29 Jun 2023
by Meat Business Women

Building your resilience toolkit to prevent burnout

Top tips from coach, Amy Wilkinson

Burnout – we’ve all heard of it. But what does the phrase actually mean, and how do we know the difference between a healthy amount of pressure versus an unmanageable amount of stress? And what do we do about it if we think we’re suffering from burnout?

Amy Wilkinson, Food and Grocery Industry Coach and co-host of award winning podcast “Oh for Food’s Sake” hosted a masterclass recently which helped to answer all of our burning questions about burnout (excuse the pun), and gave us some great tips on how to build and maintain our resilience.

She gives us some more detailed insights on some of the questions asked in the masterclass…

I sometimes struggle to ask for help when I’m heading for burnout because I don’t want to look to look useless. What advice would you give someone in that position?

It’s normal to struggle to ask for help, because as humans we are hard wired not to look what we perceive as ‘weak’ in front of others. But know it’s normal to sometimes reach your limits and that we all get to a point where our stress bucket is full. Ask yourself – how does it make you feel when people ask for help? Usually it actually makes the other person feel good. Studies by researcher Brene Brown actually found that the number one behaviour that elicited trust for leaders in their team was when they were brave enough to ask for help.

Can we ever manage the balance between working full time and being a mum?

It’s hard – don’t let anyone tell you otherwise but here are some things you can do to help find some balance:

  1. Prioritise self care or things that are just for you, this will make you a better mum when you are with your kids
  2. Delegate at home as well as work – create systems and clear responsibilities, what’s the things ONLY you can do (e.g. watch the play they’re in)? What can you delegate (making packed lunches)?
  3. Be tight on boundaries – make sure your mother energy isn’t spilling into work and you’re not putting everyone’s needs at work ahead of your own too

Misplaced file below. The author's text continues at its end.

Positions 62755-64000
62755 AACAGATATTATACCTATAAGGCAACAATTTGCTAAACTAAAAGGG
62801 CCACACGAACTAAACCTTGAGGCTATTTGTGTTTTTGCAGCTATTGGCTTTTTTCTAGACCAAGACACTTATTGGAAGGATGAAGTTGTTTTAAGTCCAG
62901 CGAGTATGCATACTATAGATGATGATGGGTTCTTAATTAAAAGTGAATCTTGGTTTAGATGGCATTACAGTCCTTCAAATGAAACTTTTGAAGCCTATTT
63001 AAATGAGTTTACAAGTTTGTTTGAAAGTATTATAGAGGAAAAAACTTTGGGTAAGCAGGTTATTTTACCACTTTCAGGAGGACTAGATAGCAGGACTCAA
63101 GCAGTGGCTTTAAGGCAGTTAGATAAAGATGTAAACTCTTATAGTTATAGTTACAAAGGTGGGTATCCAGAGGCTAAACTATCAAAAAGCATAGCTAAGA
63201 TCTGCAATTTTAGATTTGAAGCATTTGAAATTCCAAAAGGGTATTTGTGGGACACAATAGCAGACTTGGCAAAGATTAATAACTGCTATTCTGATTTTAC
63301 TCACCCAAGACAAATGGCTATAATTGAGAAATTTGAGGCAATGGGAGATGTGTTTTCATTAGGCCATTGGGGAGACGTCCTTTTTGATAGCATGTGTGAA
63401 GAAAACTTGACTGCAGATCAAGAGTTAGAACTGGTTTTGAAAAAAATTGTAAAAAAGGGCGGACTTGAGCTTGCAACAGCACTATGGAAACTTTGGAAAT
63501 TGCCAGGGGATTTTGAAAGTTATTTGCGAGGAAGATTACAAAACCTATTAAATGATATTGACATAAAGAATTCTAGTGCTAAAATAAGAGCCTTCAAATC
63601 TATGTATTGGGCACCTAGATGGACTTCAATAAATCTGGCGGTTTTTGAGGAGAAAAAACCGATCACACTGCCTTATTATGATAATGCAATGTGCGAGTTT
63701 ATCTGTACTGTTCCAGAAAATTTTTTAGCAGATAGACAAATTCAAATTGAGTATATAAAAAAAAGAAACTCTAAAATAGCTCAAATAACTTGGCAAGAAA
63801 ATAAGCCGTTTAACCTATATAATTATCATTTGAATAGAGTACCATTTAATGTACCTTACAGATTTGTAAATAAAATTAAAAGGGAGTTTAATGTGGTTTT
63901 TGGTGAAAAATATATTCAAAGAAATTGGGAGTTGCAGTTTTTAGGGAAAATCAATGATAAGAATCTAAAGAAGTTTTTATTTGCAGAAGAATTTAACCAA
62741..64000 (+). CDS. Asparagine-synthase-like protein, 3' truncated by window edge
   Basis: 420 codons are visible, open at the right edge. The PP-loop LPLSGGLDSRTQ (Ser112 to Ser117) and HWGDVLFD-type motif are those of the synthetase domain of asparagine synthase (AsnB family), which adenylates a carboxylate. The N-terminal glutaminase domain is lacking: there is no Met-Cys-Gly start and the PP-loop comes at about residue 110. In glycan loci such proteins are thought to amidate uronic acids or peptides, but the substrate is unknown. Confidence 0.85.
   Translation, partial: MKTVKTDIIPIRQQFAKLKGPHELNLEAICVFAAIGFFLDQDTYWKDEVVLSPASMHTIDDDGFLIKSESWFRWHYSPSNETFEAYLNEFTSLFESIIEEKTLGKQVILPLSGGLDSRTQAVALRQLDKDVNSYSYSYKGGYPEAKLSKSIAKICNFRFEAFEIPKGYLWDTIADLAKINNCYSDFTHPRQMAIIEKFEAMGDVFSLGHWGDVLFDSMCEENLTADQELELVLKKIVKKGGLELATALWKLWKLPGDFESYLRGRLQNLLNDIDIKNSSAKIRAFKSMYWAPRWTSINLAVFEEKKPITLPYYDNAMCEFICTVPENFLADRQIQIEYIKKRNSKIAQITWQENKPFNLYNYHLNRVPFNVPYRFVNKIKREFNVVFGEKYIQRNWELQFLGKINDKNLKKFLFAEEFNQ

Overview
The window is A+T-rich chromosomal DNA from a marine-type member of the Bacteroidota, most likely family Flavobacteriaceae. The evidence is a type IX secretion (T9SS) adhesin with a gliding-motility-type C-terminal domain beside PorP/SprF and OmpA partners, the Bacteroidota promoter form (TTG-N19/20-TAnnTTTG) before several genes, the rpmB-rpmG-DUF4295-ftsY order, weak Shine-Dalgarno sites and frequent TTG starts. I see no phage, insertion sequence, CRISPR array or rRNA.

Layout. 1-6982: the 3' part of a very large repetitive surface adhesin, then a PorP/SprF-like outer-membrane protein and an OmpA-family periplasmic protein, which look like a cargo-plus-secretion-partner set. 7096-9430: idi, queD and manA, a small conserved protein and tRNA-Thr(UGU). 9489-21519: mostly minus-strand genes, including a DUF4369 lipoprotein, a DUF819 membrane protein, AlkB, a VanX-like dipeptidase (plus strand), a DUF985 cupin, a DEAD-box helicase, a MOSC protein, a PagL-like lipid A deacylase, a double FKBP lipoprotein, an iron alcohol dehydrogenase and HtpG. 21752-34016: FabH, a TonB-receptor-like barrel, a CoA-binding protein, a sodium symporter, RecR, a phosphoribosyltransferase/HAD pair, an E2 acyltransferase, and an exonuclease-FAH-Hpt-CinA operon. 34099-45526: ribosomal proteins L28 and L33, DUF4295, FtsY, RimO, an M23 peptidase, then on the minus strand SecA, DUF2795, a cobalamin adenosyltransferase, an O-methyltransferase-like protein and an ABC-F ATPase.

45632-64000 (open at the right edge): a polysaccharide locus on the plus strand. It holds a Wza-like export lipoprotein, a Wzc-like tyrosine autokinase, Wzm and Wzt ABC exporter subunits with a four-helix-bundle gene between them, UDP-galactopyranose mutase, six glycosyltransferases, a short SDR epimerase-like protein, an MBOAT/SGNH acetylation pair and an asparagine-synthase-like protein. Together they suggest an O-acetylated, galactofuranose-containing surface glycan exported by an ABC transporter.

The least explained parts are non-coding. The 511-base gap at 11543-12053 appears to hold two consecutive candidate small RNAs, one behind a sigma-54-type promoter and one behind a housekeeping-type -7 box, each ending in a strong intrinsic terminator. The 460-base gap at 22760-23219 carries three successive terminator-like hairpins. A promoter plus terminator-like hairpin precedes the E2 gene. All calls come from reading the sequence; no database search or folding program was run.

4. Self compassion – let go of the mum guilt, reframe this around being a role model for your children
  5. Communicate your needs – to family, to colleagues, to the kids themselves (another great modelling exercise)

What about others around us – how can we best support others when we spot the signs of burnout?

It’s important to create an open environment to talk and ask open ended questions like “how are you feeling?” and really listen to their responses, be that supportive ear.

You can offer observations but don’t be judgemental (use empathy & active listening). If it’s appropriate, share resources with them like my resilience download. And one of the most important things in an organisation is to lead by example. When teams see leaders putting healthy boundaries in place for work life balance this really sets a precedent for a positive and inclusive company culture.

What advice would you give to new younger employees who struggle multi-tasking in a high pressure environment?

Prioritisation can be hard when you’re starting out, so I’d say asking for help to better understand the importance / urgency of tasks is a good start. Don’t be afraid to ask questions – it’s better than suffering in silence!

When overwhelmed, break down tasks into bite sized pieces and focus on one thing at a time. Time management techniques are also useful (avoiding distractions, time blocking etc)

Finally, find a mentor that you can lean on and ask the “stupid” questions in a safe space without fear of judgement. Meat Business Women has a mentoring scheme so this is a great tool to match yourself with a mentor.

What are the best tools to reach a large number of staff with different needs?

In the first instance, you need to identify the needs. So use surveys and assessment to help identify what the areas of focus need to be. And then think about:-

  1. Educational hub with videos re resilience etc
  2. Access to counselling / coaching / creating a culture where people are safe to talk
  3. Workshops and speakers
  4. Peer support networks / listening groups

How do you know if you already have burnout? What are the symptoms to be looking out for?

If you’re questioning it, you may well have already answered your own question. There is no diagnostic / blood test for this, so here’s some of the signs to look for:

  1. Physical symptoms – headaches, migraines, pain
  2. Emotional – cynicism, irritability
  3. Cognitive – brain fog
  4. Behavioural – drinking to excess, eating to excess etc
  5. Interpersonal – strained relationships

It’s important to note that burnout can manifest differently for each individual, and not all symptoms may be present. ALWAYS check with a doctor that there isn’t something else going on, which this is a symptom of. However, if you notice a combination of these signs persisting over an extended period, it may indicate that you are experiencing burnout.

Do you have any advice around how to start an open conversations with your boss if you feel like you’re burnt out?

  1. Prepare for the conversation – what do you want to get out of it? Gather examples
  2. Get them at a time when they’re likely to be more receptive, do it privately
  3. Describe your symptoms, as facts, without blame
  4. Say you want to collaborate but have some ideas of what might help
  5. Ask for support and for a follow up meeting to review

Become a member of Meat Business Women to watch the masterclass back on demand here

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